Konstandinos Erik Scurfield (kneeling) along with other foreign fighters in Syria.
Konstandinos Erik Scurfield (kneeling) along with other foreign fighters in Syria.Facebook

Konstandinos Erik Scurfield, a former Royal Marine from Barnsley in South Yorkshire, was reportedly killed on Monday while fighting the Islamic State (Isis) militants in Syria, where more than 200 Assyrian Christians have been kidnapped by the radical Sunni group.

Angered by the atrocities of the radical Sunni group, Scurfield - the first Briton to be killed in the fight against Isis - enlisted in the Kurdistan People's Protection Units (YPG) a few months ago.

According to recent reports, he was killed in al-Hasakah province. It was only through social media posts of other foreign YPG fighters that the news surfaced.

Scurfield had joined the YPG after he came in touch with several like-minded foreign fighters via Facebook.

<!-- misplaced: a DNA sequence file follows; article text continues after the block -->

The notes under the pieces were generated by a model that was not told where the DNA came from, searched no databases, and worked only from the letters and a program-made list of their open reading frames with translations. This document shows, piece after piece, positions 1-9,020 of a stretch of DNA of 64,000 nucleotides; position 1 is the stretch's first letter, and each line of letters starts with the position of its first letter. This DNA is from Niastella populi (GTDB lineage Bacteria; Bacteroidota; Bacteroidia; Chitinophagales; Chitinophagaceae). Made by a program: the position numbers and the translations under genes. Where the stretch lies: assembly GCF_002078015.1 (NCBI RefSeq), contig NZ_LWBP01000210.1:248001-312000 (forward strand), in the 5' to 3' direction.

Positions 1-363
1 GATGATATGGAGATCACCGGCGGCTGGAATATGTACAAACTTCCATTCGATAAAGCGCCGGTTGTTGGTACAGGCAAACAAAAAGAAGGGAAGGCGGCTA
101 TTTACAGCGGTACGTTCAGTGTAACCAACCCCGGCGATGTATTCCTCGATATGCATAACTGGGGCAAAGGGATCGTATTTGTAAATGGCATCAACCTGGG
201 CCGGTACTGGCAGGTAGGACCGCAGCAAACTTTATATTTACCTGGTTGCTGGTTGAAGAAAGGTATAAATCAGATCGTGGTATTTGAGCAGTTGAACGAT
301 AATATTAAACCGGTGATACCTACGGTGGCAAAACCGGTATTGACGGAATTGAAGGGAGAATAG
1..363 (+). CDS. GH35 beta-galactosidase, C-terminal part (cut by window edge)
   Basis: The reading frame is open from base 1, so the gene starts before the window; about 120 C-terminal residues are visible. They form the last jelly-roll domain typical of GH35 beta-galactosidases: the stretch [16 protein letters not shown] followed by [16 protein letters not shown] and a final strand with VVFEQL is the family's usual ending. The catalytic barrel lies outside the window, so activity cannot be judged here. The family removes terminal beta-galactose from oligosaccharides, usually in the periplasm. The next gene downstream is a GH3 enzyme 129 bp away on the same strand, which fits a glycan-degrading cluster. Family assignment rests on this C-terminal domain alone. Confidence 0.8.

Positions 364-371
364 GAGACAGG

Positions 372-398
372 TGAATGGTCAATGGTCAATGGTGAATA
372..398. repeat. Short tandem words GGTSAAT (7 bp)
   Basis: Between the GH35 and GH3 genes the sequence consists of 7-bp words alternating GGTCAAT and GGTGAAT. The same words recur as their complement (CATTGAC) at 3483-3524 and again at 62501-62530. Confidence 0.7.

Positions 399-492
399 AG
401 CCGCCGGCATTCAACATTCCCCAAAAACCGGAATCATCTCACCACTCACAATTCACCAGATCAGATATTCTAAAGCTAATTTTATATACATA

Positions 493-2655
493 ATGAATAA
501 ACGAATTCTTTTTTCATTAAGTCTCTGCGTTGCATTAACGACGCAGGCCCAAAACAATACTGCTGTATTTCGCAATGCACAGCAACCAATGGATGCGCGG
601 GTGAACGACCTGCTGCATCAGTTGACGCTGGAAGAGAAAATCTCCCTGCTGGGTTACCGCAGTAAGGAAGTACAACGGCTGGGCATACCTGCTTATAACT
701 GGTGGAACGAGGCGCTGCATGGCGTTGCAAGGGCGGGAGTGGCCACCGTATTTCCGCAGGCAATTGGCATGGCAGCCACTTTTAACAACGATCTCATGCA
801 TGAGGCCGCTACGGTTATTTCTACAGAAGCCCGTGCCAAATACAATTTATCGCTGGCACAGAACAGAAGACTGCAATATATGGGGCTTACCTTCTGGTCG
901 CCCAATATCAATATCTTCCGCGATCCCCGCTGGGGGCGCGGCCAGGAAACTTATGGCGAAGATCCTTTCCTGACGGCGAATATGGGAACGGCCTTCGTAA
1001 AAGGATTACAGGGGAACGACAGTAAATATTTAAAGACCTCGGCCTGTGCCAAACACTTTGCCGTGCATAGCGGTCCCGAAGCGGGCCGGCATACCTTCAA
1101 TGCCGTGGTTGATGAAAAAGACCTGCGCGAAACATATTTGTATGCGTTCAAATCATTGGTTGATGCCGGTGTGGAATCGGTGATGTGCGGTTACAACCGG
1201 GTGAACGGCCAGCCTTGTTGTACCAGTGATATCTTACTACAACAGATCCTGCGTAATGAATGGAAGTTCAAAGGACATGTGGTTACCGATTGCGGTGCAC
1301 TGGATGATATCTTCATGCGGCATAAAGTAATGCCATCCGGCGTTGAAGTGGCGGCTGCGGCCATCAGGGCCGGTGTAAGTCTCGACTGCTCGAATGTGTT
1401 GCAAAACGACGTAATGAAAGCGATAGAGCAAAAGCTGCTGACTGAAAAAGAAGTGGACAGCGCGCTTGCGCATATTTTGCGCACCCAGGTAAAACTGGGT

Jordan Matson, a former US soldier who is now fighting in the region with YPG, wrote on his Facebook page: "Words cannot describe how honoured I have been to fight at your side Sehid Kemal (Konstandinos Erik Scurfield)."

"We were together from his first day here and you couldn't ask for a more disciplined warrior."

Matson said that the deceased Briton was called 'Kosta' by close friends. Scurfield was from the United Kingdom but was born a Greek. He has served both in the Greek army and as a British Royal Marine commando,he said.

Mark Campbell, a pro-Kurdish rights campaigner, who informed Scurfield's family of his death told Daily Mail,"Because of potential language issues I volunteered to inform the family of his death, which I did and spoke to his mother on behalf of the YPG."

Scurfield's family has asked YPG to make sure that his body reaches the United Kingdom. The Briton is the second foreign fighter to have been killed fighting Isis in Syria.

 Ashley Joniston, an Australian national, was killed earlier last month.

The al-Hasakah province has turned into a major battleground in the fight between Kurdish fighters and Isis militants.

Earlier last week, the Sunni militant group took more than 200 Assyrian Christians as hostages following a fierce clash with the Kurdish YPG units.